Rocky III


March 1, 2008

When it comes to plate tectonics, dinosaurs help tell the story.

The recent Carved in Stone articles have talked about  Rocky — a 1.8-billion-year-old grey and pink banded metamorphic  rock referred to as “gneiss” (pronounced nice). Last month, we saw how Rocky wandered around the globe and learned how the  magnetic minerals in the rock  help geologists determine the  path he took. I also lamented  that my grand kids Donovan  (4 years old) and Delaney  (3 years old) probably do  not care much for magnetic  minerals or plate tectonics. Well, there  is more to the story. Here is something I  am sure the kids will like — dinosaurs!

Between 248-206 million years ago,  South America, Africa, Antarctica,  India, and Australia were all clumped  together. As early as 1596, Dutch map  maker Abraham Ortelius suggested that  the Americas were “torn away from  Europe and Africa” and that “the vestiges  of the rupture reveal themselves,  if someone brings forward a map of the  world and considers carefully the coasts  of the three [continents].” Ortelius’ idea  resurfaced in 1858 when geographer  Antonio Snider-Pellegrini made a map  showing how the American and African  continents may have fit together.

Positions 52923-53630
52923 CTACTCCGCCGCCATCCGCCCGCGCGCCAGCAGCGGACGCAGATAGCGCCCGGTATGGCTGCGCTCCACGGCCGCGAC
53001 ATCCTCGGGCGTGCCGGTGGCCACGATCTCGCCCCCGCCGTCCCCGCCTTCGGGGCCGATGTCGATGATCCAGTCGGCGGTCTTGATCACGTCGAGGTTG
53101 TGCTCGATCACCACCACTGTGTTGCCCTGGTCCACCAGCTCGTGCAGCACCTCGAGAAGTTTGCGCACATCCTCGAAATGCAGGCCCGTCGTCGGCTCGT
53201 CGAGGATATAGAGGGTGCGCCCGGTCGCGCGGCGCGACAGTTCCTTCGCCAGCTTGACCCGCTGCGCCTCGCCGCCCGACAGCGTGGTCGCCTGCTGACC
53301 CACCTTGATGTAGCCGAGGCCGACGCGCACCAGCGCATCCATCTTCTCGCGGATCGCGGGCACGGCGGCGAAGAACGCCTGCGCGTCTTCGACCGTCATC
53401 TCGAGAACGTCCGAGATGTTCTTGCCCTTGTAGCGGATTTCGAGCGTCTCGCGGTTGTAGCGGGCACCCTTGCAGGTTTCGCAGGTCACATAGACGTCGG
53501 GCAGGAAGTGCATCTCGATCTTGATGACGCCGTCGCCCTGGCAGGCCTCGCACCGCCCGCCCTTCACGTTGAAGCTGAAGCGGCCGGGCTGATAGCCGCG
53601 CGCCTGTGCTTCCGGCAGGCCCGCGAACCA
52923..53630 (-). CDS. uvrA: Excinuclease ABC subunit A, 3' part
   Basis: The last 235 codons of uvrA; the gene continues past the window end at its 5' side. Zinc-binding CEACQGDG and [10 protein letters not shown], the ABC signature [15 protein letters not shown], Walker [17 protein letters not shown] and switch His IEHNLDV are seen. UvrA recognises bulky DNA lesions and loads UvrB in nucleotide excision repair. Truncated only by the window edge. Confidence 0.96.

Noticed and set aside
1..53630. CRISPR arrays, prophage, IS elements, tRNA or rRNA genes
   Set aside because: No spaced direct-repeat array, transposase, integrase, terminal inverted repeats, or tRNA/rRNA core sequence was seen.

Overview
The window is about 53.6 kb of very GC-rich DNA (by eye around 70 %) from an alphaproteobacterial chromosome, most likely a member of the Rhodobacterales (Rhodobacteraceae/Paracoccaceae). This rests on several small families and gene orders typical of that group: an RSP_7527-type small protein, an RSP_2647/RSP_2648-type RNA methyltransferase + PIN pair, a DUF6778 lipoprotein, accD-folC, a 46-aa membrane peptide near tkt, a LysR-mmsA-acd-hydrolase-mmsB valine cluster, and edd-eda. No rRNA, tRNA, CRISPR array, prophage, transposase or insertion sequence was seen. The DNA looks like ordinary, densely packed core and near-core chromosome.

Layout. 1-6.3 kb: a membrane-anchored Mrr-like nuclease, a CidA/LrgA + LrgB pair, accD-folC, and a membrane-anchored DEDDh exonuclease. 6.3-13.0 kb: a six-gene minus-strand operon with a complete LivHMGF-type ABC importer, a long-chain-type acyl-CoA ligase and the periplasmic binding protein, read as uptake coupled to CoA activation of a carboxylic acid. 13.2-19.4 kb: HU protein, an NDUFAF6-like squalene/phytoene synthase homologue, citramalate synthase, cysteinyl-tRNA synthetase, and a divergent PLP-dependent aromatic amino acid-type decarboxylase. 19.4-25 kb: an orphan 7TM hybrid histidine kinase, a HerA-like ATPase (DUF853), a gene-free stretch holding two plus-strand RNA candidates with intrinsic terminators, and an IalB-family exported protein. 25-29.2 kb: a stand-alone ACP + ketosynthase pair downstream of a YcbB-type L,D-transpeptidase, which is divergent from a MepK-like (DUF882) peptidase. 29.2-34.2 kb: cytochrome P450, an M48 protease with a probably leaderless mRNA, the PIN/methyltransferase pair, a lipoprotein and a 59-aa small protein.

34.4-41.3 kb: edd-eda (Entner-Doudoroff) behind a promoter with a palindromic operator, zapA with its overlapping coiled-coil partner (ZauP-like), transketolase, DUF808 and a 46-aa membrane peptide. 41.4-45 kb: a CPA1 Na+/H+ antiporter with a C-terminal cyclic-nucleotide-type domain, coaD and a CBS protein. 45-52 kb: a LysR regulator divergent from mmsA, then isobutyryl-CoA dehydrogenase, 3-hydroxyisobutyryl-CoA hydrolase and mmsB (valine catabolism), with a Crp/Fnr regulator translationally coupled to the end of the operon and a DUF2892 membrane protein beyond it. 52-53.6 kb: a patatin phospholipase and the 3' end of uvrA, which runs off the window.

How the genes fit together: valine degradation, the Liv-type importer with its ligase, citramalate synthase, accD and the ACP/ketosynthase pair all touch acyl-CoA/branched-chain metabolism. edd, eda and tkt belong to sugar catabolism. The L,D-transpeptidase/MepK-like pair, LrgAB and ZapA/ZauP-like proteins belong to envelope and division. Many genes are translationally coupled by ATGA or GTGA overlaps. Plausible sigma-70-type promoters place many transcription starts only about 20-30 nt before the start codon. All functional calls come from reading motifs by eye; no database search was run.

However, it was not until 1912 that  the movement of continents was given  serious consideration as a scientific theory.  Alfred Wegener, a German meteorologist,  proposed that the land masses  on the globe had been a single continent  and that they began to break apart  about 200 million years ago. His theory  was based, in part, on the remarkable  fit of the South American and African  continents. But Wegener  was intrigued by the occurrence  of unusual geologic  structures and fossils found  on matching coastlines of  a number of continents (as  shown on the accompanying  illustration), which are  now widely separated by  oceans. Cynognathus and  Lystrosaurus were land reptiles.  If they tried to swim  across the ocean they would  have sunk like a rock. Mesosaurus  was a freshwater  reptile and couldn’t swim  very far, certainly not  across the ocean. Glossopteris  — it was a fern with big heavy seeds that could not be blown across  the ocean. Wegener reasoned it was  impossible for these organisms to  traverse the great distances across the  oceans. To him, the fossils were the most compelling evidence that the  continents had once been joined.

Scientists have used this evidence  to help develop the theory of plate  tectonics and reconstruct Rocky’s  journey across the globe. The next time Donovan or Delaney wear their dinosaur pajamas, I will tell them the  story of Cynognathus, Lystrosaurus,  and Mesosaurus.

Do you think they will like it?

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